Babysitters are powerful. More than they know. I hope. Perhaps the most powerful little creatures in the world. With their iPhones, earbuds, skateboards and bubble gum. They quietly pull the strings of my life.
Even if your stable of sitters is three or four deep, you can’t get overconfident. They all do the same stuff together. Homecoming is the same for everybody. Spring break trips they take together. You have to select sitters with a strategy: one actress, one academic, one cheerleader, one who is lost in the crowd. Spread them out across the school’s clubs and calendar of activities.
I recently noticed that my life revolves around these activities, weekend visits with out of town dads and boyfriends in college coming back to town. Whether or not I can go to a parent-teacher conference or an open house is dependent on a fifteen year old’s play rehearsals and volleyball tournaments.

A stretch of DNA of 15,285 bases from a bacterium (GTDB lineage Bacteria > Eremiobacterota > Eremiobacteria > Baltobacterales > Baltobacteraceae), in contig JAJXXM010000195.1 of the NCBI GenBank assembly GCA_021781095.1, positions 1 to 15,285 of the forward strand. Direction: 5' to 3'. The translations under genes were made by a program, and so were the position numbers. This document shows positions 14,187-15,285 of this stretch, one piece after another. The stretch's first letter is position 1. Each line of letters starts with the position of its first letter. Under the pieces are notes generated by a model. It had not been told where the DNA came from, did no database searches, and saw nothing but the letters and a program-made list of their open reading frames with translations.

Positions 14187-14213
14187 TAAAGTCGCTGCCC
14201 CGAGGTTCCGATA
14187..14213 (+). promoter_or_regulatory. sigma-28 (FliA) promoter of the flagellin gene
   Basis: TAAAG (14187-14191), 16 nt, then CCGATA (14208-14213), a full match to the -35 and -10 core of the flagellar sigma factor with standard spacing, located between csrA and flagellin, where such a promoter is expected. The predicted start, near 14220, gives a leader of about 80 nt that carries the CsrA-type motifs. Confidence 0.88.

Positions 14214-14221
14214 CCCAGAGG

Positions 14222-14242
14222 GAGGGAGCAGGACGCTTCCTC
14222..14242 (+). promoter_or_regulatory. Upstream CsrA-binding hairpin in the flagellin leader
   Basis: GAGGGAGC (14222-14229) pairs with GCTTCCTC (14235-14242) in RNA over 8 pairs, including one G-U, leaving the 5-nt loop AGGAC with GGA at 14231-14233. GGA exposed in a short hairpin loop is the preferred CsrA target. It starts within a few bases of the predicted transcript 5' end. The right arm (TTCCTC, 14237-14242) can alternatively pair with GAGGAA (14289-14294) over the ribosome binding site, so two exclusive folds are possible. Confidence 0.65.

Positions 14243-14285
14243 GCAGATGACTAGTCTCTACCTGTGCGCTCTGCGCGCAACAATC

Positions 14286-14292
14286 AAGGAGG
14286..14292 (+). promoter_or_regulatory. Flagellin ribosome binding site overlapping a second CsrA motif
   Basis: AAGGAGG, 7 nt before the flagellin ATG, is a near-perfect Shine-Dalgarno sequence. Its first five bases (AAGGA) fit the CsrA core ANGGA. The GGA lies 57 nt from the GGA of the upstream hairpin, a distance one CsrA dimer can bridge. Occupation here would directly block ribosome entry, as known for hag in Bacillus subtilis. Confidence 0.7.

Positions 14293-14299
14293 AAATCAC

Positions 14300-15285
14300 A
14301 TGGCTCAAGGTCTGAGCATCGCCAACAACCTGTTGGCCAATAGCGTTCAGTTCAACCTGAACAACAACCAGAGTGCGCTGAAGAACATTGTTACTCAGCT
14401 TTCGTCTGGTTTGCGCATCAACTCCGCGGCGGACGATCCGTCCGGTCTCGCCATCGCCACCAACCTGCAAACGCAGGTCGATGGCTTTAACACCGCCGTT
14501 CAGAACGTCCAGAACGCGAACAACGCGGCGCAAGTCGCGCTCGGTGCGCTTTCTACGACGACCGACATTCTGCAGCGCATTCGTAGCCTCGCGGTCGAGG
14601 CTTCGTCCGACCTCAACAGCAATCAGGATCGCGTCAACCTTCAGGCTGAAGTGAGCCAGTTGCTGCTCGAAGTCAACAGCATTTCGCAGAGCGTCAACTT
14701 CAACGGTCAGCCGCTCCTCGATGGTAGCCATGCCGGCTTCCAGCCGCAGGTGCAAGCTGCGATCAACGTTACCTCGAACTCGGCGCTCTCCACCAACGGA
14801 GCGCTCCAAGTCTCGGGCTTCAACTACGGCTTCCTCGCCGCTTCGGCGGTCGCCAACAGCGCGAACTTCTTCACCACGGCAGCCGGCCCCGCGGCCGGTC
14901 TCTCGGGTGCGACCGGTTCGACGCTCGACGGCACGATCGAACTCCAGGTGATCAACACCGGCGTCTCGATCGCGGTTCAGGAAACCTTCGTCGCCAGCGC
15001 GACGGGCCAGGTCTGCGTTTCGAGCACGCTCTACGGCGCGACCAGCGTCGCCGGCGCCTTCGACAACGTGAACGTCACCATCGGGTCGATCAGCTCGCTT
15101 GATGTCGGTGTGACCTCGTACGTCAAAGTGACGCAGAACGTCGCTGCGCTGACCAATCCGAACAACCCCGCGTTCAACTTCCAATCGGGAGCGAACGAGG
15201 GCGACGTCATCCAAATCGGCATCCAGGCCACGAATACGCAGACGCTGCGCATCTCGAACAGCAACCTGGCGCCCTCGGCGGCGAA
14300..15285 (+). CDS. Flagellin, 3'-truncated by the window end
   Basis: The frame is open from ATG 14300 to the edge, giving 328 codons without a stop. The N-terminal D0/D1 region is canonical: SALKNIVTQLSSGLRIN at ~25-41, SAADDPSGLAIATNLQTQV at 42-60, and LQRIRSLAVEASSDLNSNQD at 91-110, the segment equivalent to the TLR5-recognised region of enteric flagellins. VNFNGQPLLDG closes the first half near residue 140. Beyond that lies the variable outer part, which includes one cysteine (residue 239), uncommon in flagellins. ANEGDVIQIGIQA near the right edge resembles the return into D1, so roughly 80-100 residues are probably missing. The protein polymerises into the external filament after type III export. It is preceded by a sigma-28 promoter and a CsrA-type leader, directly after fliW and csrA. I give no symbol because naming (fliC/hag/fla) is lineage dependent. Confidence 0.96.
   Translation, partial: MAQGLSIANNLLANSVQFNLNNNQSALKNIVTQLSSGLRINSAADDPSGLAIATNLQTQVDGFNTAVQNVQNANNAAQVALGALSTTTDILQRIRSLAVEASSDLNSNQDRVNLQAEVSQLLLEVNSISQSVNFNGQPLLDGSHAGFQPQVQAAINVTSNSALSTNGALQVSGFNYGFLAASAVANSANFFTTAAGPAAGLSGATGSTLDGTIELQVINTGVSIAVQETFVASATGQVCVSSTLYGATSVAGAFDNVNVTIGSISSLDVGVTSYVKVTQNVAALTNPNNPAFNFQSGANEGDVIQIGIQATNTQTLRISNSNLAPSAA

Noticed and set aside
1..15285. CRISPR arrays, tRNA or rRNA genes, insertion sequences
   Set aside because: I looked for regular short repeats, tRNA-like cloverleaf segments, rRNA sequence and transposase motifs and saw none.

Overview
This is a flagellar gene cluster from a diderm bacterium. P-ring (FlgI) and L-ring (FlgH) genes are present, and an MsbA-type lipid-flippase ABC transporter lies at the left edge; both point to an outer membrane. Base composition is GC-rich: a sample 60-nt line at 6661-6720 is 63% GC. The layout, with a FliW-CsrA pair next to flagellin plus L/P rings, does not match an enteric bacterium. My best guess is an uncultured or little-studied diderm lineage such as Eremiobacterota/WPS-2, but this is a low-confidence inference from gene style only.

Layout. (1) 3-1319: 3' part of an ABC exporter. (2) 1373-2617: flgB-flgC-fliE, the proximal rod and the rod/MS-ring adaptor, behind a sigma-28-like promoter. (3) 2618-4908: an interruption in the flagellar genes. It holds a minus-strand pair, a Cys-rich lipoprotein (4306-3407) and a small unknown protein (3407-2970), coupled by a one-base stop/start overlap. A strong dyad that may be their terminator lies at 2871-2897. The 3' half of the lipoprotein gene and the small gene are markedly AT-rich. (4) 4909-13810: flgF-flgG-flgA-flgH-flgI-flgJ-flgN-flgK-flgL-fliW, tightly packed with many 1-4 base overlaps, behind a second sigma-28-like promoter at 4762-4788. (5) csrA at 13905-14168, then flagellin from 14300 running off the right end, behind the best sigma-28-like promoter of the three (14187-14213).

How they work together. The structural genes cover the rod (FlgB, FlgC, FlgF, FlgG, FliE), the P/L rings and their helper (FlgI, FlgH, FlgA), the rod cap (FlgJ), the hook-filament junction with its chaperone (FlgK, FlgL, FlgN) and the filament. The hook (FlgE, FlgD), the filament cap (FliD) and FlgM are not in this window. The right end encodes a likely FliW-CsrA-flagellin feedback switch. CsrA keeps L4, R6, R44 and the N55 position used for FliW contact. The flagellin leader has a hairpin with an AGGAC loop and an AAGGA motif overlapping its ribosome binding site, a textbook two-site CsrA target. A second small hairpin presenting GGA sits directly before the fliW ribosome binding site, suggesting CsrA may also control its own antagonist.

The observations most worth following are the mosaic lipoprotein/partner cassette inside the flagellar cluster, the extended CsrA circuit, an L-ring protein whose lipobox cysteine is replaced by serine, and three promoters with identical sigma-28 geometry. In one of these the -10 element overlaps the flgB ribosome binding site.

I recently heard myself tell my Boyfriend Candidate “I’ll check with my sitter to see if I can go.” The ludicrosity of it didn’t occur to me until later. My young life spent asking my parents for permission to go out. Married in midlife, it was another seventeen years of checking with him first to make sure I wasn’t needed elsewhere. And now that he’s gone, I have to check with the sitter.
I’m wondering if there really is any such thing as independence. And I’m guessing not when you have kids. Interestingly, it’s not just your children who make you interdependent, it’s their support staff: the sitters, the grandparents, the coaches, the tutors. It all structures my life in a way that leaves me ordered but out of control.
Now I’m thinking I’ll have to wait for the kids to graduate from college and get out of the house. Two events that will coincide only if I’m very lucky.
I suppose it’s possible that when that time comes, I’ll have to check with the nurse at my assisted living facility to see if I can get a weekend pass.